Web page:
Recipe looks lovely - but where might I look to find the bread? I have rarely cooked middle eastern cuisine before and have no idea where to start looking for specific ingredients.

Taste of Beirut said...

I am so lucky to have found the markook in my town of Dallas, texas, so I can experience this too

Mariana Kavroulaki said...

Wow! It does indeed sound like a dream!

Amy Thomas said...

Thanks for sharing this delicious recipe.What can I substitute for the arabic bread? Would lavash or naan work? I dont think I can find marouq bread by me.

Little Rock Catering said...

Thanks for sharing your recipe.. I will surely try this one at home.

Little Rock Wedding said...

This really add on my cookbook.I will surely try this on my birthday.

Little Rock Wedding

Dalia said...

Can I give my unsolicited two cents on this? Traditionally in Palestine it is made with thick, pillowy 'taboon' bread. Very similar to Indian naan in texture. I'm craving this now, with extra sumac and a generous heaping of loz and snobar on top!

lifexhistory said...

The version I've made called for boiling the chicken and then it got the lovely brown color when roasting it on the layers. It's a "traditional" version that I learned as the "reheating" happens in part because it's frequently leftover chicken. It's boiled with a little cardamom and salt. The bread is often dipped in the stock before tearing it up and making the layers. Also a great variation instead of pine nuts (which I love) was one that my friends mother made with peanuts. Not sure where she got the idea, but it was a surprising and yummy substitution.

And btw, I'm in love with your blog-- only recently discovered it. And am currently trying your braided wreaths. I couldn't resist.

Anonymous said...

I made a "Desert Candy" dinner. Few may think that my choices were correct compliments to each other but nothing was left in the pan


Musakhan, with Mashed Carrot Salad


Thank you for the inspirations

Unknown said...

I'm eager to try this recipe, but there is nothing resembling a Middle-Eastern grocery anywhere near my house, and I don't think I'll ever find marquq. I did find, however, that Alton Brown has a recipe for lavash (which you mention can be used in lieu of the marquq), but it seems to yield a product more closely resembling crackers and I wonder if his lavash can be successfully substituted here. What do you think?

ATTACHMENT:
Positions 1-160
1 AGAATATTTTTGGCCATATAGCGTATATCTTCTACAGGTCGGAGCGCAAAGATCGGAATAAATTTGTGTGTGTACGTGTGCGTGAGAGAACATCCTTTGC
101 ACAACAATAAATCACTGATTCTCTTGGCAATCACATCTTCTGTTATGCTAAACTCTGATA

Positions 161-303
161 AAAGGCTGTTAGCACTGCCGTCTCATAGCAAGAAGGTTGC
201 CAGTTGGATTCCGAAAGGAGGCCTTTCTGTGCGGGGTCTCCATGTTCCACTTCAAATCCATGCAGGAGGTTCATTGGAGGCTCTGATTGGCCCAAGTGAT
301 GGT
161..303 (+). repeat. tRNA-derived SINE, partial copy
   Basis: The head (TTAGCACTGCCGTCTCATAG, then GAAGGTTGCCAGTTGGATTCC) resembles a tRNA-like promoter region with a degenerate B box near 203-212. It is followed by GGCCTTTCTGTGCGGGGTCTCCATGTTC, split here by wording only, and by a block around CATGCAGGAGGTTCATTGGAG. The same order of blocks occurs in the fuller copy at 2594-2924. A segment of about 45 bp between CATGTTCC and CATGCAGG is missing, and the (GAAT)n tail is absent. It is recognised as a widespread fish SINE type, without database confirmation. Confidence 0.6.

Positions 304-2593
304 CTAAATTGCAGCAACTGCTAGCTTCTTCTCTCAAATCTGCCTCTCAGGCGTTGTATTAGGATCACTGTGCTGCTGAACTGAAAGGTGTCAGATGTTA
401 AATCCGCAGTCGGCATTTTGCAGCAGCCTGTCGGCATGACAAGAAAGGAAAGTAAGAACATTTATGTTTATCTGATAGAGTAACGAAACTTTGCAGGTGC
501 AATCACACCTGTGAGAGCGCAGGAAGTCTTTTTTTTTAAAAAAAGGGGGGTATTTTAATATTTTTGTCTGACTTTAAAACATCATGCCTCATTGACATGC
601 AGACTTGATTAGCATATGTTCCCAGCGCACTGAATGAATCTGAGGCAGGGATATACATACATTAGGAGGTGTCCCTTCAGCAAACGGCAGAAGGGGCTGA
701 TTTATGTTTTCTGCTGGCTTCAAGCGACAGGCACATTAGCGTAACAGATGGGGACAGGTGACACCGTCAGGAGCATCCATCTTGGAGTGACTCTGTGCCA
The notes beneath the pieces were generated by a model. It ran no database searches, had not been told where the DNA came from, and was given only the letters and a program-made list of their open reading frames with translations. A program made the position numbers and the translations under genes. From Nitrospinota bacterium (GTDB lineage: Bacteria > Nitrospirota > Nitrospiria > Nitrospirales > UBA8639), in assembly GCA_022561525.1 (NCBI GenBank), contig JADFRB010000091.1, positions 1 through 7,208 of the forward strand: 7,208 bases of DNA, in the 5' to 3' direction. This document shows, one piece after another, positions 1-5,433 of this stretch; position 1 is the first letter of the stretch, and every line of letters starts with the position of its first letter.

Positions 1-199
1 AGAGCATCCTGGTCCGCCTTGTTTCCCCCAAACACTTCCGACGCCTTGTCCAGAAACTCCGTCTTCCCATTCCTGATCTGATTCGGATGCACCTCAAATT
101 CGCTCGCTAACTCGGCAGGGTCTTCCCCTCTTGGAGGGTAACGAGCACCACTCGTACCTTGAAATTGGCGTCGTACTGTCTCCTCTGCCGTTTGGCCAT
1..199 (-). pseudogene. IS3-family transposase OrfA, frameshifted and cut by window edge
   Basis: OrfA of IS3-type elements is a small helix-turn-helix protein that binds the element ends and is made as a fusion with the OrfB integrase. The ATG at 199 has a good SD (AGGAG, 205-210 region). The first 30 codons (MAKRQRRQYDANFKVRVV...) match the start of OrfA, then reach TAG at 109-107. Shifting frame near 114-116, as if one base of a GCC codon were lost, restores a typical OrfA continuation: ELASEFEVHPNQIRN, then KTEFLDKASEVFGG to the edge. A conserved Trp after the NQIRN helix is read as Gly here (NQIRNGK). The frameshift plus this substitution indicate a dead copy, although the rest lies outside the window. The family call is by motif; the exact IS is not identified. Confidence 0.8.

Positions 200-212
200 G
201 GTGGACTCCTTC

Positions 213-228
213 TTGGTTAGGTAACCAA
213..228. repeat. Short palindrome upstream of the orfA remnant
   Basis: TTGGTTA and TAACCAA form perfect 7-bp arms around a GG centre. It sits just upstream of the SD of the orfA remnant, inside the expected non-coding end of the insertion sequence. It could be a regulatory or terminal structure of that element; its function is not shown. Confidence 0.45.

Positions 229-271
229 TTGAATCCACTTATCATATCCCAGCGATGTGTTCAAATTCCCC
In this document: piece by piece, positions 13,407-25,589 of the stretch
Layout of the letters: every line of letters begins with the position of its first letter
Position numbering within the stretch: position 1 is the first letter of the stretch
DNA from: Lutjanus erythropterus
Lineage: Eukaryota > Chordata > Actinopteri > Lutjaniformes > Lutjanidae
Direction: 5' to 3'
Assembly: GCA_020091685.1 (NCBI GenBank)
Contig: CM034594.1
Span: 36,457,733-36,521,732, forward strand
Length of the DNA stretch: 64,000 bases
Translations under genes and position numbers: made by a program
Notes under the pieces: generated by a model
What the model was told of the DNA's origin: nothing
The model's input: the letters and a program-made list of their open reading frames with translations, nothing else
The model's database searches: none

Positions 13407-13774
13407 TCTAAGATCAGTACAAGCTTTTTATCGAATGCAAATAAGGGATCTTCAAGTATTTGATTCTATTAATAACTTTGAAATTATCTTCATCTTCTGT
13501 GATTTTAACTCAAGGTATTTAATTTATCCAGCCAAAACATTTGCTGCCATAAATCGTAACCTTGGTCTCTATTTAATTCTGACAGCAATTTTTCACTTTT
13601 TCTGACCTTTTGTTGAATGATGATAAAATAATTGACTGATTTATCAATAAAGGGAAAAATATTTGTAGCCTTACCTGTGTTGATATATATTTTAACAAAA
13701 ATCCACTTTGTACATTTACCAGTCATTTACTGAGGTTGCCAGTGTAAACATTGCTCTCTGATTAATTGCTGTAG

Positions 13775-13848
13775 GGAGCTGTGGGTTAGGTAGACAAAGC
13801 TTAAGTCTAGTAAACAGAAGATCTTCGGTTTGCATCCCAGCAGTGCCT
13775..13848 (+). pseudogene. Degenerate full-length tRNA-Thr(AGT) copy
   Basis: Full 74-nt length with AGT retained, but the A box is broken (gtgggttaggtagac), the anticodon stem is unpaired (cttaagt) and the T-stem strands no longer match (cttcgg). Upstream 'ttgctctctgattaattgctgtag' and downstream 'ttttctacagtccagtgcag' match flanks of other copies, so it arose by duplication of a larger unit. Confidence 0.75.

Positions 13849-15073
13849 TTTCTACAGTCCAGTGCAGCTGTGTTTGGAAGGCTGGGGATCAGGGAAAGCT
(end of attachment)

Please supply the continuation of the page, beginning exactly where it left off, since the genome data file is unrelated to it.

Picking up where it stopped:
Mom said...

Beautiful photos of this delicious dish! thanks for sharing your recipe.

NFA said...

What possible motivation was there for not crediting the source of this recipe? Very odd and poor form. This is a Clifford Wright recipe which he credits to his former mother-in-law Leila al-Qattan.

Here it is.


Mercedes said...

NFA -- You are correct that the portions in the recipe are the same as Wright's, however you will note that several steps in the recipe are quite different (temperature, pan size, covering technique). I should have given Wright credit for the inspiration but this post in nearly 5 years old, so I can't remember why I didn't, perhaps I forgot. I respect Wright's work immensely and as you can see from other posts on this blog I always give credit for the recipe's of others. I will be sure to remedy it in the post.

Lifexhistory -- Thanks for the bread dipping tip! I actually don't love this recipe for musakhan because I feel like the bread is too thin and dries out too much. Perhaps I will try your tips and Dalia's tip about taboun bread and try a new version.

Dalia -- advice is always welcome :) !!